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Sargeants Bros bus in Weobley
|Sovereign state||United Kingdom|
|Fire||Hereford and Worcester|
The name possibly derives from 'Wibba's Ley', a ley being a woodland glade and Wibba being a local Saxon landowner. In the Domesday Book the village name was transcribed as Wibelai. It is still pronounced as "Web-ley" (the spelling being similar to nearby Leominster which also does not pronounce the letter 'o' in its name).
The village has early 13th century Church, St Peter and St Paul's Church, Weobley. The Church has a Norman south doorway, a 13th-century chancel and 14th-century tower and a spire that is the second-tallest in the county. The church also has the tomb of Colonel John Birch. There is also castle ruins; a high school (Weobley High School) and a primary school with a pioneering system of heating.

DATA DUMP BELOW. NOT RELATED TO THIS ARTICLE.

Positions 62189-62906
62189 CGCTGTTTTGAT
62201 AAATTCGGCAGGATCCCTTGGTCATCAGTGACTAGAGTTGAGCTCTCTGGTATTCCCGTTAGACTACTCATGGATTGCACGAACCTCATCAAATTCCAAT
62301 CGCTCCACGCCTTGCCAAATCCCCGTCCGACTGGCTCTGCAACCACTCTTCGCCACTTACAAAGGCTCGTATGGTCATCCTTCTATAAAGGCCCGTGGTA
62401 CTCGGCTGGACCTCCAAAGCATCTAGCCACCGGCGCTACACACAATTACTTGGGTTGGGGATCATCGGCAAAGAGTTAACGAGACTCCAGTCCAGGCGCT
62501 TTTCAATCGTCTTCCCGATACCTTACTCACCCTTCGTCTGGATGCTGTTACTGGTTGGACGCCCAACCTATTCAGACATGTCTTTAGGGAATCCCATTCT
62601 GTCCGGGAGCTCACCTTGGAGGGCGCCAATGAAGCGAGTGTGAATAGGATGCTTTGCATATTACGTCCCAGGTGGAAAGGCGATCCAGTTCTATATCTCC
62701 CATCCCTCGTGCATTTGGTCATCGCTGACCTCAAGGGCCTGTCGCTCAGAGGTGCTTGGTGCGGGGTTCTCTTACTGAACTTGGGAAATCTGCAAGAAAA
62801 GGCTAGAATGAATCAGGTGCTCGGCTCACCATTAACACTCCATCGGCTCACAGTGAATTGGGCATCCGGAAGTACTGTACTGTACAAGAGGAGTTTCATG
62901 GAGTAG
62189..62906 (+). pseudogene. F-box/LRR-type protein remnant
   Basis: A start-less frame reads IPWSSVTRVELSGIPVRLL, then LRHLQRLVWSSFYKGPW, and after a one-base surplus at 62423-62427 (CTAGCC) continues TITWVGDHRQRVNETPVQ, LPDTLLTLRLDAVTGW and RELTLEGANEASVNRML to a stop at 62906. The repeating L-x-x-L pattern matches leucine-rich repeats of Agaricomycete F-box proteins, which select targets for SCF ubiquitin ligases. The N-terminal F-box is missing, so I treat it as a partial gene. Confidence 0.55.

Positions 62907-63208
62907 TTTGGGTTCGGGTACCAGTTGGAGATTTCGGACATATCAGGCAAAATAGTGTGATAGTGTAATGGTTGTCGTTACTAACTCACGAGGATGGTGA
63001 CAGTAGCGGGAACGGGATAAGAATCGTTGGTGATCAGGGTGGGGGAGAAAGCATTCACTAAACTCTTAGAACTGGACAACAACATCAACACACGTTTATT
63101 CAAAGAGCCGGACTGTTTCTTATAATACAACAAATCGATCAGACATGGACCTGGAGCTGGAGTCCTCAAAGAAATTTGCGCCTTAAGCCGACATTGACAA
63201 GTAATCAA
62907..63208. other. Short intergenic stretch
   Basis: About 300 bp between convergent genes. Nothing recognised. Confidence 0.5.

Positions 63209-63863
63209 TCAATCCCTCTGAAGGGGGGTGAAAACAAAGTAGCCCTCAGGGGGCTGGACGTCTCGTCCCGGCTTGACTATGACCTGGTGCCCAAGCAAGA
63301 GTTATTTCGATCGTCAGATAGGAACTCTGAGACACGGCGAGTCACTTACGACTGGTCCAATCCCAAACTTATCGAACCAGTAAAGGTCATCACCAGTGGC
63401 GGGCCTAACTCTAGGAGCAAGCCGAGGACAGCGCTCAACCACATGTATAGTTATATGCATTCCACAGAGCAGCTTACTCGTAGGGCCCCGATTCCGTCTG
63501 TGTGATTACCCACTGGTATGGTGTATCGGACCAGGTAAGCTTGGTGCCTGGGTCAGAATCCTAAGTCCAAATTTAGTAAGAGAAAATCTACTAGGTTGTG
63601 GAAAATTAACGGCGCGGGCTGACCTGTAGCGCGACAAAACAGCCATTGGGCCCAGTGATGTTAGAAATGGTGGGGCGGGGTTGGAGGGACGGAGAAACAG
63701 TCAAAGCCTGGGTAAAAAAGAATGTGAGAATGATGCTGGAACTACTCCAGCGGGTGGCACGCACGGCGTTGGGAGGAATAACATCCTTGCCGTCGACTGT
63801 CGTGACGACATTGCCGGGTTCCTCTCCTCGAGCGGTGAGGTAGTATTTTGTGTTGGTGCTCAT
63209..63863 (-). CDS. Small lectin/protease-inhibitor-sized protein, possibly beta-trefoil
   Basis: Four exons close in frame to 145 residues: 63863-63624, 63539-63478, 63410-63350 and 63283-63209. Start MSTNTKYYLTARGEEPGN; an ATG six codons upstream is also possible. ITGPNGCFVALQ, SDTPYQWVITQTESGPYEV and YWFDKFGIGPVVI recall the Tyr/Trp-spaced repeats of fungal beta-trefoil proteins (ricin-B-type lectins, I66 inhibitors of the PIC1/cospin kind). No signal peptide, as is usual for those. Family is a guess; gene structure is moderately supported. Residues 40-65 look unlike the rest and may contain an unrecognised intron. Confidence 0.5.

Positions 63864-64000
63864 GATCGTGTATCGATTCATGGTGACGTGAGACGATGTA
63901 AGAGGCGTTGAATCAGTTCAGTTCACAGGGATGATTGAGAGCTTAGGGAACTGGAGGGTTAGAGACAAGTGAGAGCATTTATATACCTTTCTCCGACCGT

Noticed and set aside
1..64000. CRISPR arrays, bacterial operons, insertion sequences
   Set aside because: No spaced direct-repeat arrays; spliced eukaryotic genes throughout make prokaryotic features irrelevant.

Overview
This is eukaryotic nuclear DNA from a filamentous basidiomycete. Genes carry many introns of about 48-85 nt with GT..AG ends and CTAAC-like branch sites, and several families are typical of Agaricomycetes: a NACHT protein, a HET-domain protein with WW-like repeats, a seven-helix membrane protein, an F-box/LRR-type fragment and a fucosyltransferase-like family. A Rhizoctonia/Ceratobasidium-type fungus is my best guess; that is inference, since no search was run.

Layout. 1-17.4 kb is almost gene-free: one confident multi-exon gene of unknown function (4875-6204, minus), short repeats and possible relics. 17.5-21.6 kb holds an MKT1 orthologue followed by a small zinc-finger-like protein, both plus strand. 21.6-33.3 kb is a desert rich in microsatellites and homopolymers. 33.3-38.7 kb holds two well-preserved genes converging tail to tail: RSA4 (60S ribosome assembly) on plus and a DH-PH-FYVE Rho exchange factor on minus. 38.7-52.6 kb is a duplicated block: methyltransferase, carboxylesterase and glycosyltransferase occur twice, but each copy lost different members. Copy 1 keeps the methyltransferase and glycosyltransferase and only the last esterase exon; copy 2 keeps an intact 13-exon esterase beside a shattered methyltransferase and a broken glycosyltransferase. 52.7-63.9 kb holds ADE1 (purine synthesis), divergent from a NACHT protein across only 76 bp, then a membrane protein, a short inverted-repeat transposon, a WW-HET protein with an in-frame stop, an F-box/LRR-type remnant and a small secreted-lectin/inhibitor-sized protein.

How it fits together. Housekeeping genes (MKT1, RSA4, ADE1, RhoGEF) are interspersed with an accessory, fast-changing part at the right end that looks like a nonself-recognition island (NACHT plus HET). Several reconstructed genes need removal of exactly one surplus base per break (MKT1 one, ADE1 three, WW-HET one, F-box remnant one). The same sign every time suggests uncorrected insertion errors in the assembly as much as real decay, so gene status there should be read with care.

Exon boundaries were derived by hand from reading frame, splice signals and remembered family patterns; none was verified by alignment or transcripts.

It was once incorporated as a borough, sending two Members of Parliament to the House of Commons until the Reform Act 1832, (see Weobley (UK Parliament constituency)) and once had a borough corporation.
In 2001 the artist Walenty Pytel completed a sculpture of a magpie for the village (a magpie is the village's emblem). The sculpture was commissioned after the village won the Calor Gas/Daily Telegraph Great Britain Village of the Year in 1999.
Colonel John Birch's tomb, St. Peter & St. Paul's Church, Weobley
- "Civil parish population 2011". Retrieved 30 October 2015.
- Palmer, Mike (10 February 2001). "Taking pride of place". Daily Telegraph. Retrieved 20 February 2010.
- "Golden Cross and Weobley ward population 2011". Retrieved 30 October 2015.
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